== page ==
This Startup Is Using AI to 3D-Print Its Way Into the Space Race

October 21, 2019 - 8 minutes read

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What will it take to make a trip to Mars viable? Relativity Space thinks it has the answer: Huge 3D printers, massive robotic arms, and, of course, some artificial intelligence (AI) development to tie it all together. If the company is correct, it could reinvent how we build rockets to reach the stars — and return to Earth.

Rethinking Rockets from the Ground Up

Tucked away next to Keanu Reeves’ stunt gym and across the street from one of Snoop Dogg’s recording studios is Relativity Space, a small startup with big ambitions. Founded by 29-year-old CEO Tim Ellis and 26-year-old CTO Jordan Noone, the company is on a mission to do for space rockets what Henry Ford did for the car: optimize their production via automation.

The fact that this rocket-building robotic factory is neighbors with these A-listers’ regular haunts emphasizes one of Relativity’s main selling points — that they can build rockets anywhere, even on Mars — as long as there’s ample space for 3D printers and robots. Behind the loading bay doors of the company’s Los Angeles development headquarters, you’ll find four enormous metal 3D printers producing rocket parts around the clock.

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Stargate is the name of Relativity’s latest proprietary printer. 30-feet-tall and equipped with two colossal robotic arms, Stargate printers will be responsible for manufacturing roughly 95 percent (by mass) of the startup’s first rocket, Terran-1. Parts like electronic elements, cables, rubber gaskets, and moving parts account for the remaining 5 percent.

Making a rocket 3D-printable was no small feat; Relativity’s team had to rethink and re-engineer their typical design to make it work. Terran-1 will end up having 100 times fewer parts than a normal rocket. And while a conventional liquid-fueled rocket usually consists of thousands of components, Terran-1’s Aeon engine will be assembled from only 100 parts.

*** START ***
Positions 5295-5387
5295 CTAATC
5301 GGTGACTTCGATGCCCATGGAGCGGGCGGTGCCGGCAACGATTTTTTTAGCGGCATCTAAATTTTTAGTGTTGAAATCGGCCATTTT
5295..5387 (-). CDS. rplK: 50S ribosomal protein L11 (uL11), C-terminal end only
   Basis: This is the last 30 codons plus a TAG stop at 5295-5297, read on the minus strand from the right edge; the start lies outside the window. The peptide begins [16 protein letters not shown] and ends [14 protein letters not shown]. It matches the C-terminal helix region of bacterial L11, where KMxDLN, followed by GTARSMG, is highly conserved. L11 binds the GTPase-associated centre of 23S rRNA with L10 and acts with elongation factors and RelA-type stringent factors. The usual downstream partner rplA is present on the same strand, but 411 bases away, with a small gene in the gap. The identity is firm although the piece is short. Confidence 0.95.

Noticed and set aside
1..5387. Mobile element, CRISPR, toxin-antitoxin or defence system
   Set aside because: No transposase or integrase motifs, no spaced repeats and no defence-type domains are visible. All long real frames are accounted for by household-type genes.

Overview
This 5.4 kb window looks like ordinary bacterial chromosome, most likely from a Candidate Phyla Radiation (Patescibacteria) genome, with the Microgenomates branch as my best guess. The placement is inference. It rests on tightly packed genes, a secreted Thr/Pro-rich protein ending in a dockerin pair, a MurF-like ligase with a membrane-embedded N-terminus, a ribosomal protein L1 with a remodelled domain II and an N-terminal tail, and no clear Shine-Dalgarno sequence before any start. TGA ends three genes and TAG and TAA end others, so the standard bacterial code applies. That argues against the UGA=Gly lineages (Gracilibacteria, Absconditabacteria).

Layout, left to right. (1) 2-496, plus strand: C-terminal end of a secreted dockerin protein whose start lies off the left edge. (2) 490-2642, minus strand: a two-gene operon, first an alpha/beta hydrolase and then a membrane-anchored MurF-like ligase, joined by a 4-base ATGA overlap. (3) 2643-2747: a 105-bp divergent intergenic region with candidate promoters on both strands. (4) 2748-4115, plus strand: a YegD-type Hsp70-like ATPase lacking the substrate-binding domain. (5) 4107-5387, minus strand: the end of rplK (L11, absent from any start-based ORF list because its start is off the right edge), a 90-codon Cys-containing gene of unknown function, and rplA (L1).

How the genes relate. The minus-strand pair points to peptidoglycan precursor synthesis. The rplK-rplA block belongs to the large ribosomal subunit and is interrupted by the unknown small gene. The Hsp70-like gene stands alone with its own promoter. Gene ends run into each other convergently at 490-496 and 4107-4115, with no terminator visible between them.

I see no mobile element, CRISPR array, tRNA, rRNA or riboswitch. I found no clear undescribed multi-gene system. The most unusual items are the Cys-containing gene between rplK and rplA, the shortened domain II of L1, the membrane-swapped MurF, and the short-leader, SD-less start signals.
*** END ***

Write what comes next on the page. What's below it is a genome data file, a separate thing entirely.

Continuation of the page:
This simplicity in design will pay off in more ways than one. According to Ellis, Relativity will theoretically be able to transform raw materials into a rocket ready for the launch pad in just 60 days. But this won’t be proven true until at least 2021, the earliest expected year for the Terran-1 to lift off.

3D-Printing a New Way to the Stars

When fully assembled, Terran-1 will be about 100 feet tall and capable of carrying 2,800-pound satellites to low Earth orbit. That puts it right in the medium range of payloads; it’s more than small launchers like Rocket Lab’s Electron, but far less than SpaceX’s massive Falcon 9 rocket.

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It’s worth mentioning that Relativity Space is far from the only company leveraging 3D printing. Rocket Lab, SpaceX, Blue Origin, and dozens of others are also using the revolutionary technology to produce parts. But Ellis and Noone are doubling down more on 3D printing for good reason; they see it as an essential piece of the puzzle to establishing transportation infrastructure to and from Mars.